“It’s A Mall World After All”
Disneyland’s famous attraction, "It’s A Small World," is known for its iconic song and themes of world peace and harmony through the eyes of the children of the globe. Mary Blair designed the attraction to be a charming display of children dressed in their traditional costumes singing about global harmony and unity. An upcoming change to the attraction however, causes many to see these themes of harmony and unity change into themes of commercialism. In January of 2008, the attraction went down for a refurbishment on its canal. Later however, the news was spilled that Disney was planning to add over thirty-six Disney characters, remove its classic rainforest scene, and replace it with an “Up with America” scene. Such a change is against the themes of the ride and against the wishes of its creator, Walt Disney. Changing It’s A Small World by removing its rainforest scene and adding Disney Characters is detrimental to the ride’s theme and integrity, therefore the project should be stopped immediately.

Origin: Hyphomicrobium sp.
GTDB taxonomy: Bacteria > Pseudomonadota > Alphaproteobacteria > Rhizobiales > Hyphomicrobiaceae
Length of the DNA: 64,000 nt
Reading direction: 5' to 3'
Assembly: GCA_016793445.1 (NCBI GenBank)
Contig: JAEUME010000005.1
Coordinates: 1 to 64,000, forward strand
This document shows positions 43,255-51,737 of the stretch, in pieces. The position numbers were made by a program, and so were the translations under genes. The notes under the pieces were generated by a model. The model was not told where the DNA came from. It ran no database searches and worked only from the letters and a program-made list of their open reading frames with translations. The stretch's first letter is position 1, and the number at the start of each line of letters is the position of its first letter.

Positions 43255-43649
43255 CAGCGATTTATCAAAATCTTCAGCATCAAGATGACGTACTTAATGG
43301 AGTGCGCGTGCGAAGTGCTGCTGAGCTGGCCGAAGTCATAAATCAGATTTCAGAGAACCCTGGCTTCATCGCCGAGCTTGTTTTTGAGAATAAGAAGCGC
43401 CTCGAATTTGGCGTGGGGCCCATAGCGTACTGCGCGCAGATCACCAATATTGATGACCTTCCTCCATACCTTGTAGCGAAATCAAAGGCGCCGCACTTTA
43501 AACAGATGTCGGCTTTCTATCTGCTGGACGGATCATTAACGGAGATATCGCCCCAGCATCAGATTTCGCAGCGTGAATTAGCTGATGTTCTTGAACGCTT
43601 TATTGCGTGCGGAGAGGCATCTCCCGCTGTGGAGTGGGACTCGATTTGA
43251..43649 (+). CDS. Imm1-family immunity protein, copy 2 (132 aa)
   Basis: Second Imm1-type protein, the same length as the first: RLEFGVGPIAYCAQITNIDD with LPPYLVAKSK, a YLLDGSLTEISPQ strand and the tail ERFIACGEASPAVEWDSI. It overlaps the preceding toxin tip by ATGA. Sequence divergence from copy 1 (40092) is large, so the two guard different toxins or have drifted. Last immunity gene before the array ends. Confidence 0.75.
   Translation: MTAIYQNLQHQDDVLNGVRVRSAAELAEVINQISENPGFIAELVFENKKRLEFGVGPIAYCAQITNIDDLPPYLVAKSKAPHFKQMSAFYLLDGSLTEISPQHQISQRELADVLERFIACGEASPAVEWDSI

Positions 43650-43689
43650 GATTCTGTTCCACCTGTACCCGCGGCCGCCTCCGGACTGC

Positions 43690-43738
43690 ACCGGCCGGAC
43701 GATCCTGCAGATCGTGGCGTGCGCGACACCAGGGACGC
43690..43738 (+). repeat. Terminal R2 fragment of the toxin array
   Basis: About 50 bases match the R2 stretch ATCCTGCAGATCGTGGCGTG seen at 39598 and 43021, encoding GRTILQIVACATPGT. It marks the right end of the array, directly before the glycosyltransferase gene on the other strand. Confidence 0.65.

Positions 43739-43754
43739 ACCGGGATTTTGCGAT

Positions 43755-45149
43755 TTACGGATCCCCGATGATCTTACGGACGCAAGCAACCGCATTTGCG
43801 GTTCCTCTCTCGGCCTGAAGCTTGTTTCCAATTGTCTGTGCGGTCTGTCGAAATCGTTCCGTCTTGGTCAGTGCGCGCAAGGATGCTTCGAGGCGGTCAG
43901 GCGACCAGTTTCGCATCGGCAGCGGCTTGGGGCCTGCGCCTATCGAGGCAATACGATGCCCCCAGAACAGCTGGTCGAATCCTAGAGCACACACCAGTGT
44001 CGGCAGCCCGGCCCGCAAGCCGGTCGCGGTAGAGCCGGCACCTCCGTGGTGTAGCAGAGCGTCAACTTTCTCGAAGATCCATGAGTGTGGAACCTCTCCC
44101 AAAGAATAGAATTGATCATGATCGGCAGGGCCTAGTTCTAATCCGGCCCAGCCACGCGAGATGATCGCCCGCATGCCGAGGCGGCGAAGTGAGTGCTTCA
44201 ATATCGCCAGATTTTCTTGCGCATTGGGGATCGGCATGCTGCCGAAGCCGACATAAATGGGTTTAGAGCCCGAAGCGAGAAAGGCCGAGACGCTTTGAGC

Disneyland’s “It’s A Small World” owes its theme to Mary Blair’s vision of children at peace in the world, therefore Disney characters have no purpose in the attraction. “It’s A Small World” was originally created for the 1964 World’s fair as a tribute to UNICEF (Sampson). The attraction was designed to star only the children of the world. Adding these characters will take the focus away from the children of the world who are the rightful stars of the attraction. When the ride reopens in November, it will no longer be focused on children celebrating peace in the world, but will be a ride of “Where’s Waldo” proportions. Children will be busy looking for their favorite Disney Characters and leave the ride thinking only of taking home their own “Small World”-style Cinderella or Pinocchio. Conveniently, Disney will have these dolls available for purchase in the gift shop located right next to the exit of the attraction. Some of the characters will even have their own retrospective theme music playing behind them in the updated attraction. This will be the first time that the music will ever have deviated from the classic “It’s A Small World After All” song in the attraction’s entire history. The children of the world and their melodious song will be pushed aside for marketing to bring in the big bucks on some of their most popular Disney movies. Mary Blair’s Artistic vision is one that can’t be duplicated; the characters will be but a feeble attempt at her style. The Characters look like plastic and not similar to the lifelike and geometric styles of the original attraction. Dolls such as Baloo from The Jungle Book, Woody and Jessie from A Toy’s Story, and Bambi are abominations. The themes of global unity and peace through the eyes of children will deteriorate, leaving a stale and heartless advertisement of Disney franchises, the only gain will be to advertise the Disney brand to children. It is just a step back for the park and the attraction in so many bitter ways.